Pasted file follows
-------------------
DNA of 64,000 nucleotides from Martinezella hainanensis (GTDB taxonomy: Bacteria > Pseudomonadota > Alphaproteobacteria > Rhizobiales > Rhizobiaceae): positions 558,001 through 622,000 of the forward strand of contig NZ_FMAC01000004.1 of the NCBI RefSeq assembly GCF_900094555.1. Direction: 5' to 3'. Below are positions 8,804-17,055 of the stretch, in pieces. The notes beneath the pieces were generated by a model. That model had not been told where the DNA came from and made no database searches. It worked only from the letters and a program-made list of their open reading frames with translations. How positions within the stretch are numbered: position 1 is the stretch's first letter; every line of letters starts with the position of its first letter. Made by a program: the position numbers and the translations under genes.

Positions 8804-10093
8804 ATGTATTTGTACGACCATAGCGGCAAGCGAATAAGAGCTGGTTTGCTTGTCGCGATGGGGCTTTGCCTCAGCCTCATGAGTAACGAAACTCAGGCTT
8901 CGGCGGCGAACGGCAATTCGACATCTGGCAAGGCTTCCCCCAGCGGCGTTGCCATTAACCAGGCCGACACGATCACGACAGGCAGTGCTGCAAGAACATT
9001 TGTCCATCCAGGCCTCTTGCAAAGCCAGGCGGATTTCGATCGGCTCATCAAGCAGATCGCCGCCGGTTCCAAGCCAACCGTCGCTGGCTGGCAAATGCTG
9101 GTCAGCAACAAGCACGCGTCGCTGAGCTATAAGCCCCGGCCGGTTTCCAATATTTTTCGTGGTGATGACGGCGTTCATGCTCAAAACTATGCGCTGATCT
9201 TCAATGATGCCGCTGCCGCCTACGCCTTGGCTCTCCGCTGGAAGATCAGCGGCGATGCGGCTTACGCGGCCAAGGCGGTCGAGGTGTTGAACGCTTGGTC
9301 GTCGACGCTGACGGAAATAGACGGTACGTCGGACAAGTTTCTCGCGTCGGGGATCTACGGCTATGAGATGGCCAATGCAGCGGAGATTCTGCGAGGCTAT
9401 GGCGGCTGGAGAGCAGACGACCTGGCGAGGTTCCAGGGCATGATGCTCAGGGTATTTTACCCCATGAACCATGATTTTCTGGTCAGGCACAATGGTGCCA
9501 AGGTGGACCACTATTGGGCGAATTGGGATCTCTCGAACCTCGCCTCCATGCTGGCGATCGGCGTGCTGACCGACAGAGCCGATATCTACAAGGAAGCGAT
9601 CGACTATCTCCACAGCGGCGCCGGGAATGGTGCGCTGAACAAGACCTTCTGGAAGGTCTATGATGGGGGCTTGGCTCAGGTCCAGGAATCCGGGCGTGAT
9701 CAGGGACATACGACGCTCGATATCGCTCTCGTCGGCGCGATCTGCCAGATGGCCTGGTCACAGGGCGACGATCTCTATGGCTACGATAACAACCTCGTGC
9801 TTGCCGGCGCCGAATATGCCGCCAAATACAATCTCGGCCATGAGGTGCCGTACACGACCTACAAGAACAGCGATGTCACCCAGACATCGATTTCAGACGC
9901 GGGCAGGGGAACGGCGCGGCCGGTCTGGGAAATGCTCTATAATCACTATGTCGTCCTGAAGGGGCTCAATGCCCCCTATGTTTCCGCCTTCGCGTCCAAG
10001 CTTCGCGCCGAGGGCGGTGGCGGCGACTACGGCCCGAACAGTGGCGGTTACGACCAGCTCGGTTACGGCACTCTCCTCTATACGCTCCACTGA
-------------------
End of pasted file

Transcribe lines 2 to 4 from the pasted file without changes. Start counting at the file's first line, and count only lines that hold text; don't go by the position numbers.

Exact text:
Positions 8804-10093
8804 ATGTATTTGTACGACCATAGCGGCAAGCGAATAAGAGCTGGTTTGCTTGTCGCGATGGGGCTTTGCCTCAGCCTCATGAGTAACGAAACTCAGGCTT
8901 CGGCGGCGAACGGCAATTCGACATCTGGCAAGGCTTCCCCCAGCGGCGTTGCCATTAACCAGGCCGACACGATCACGACAGGCAGTGCTGCAAGAACATT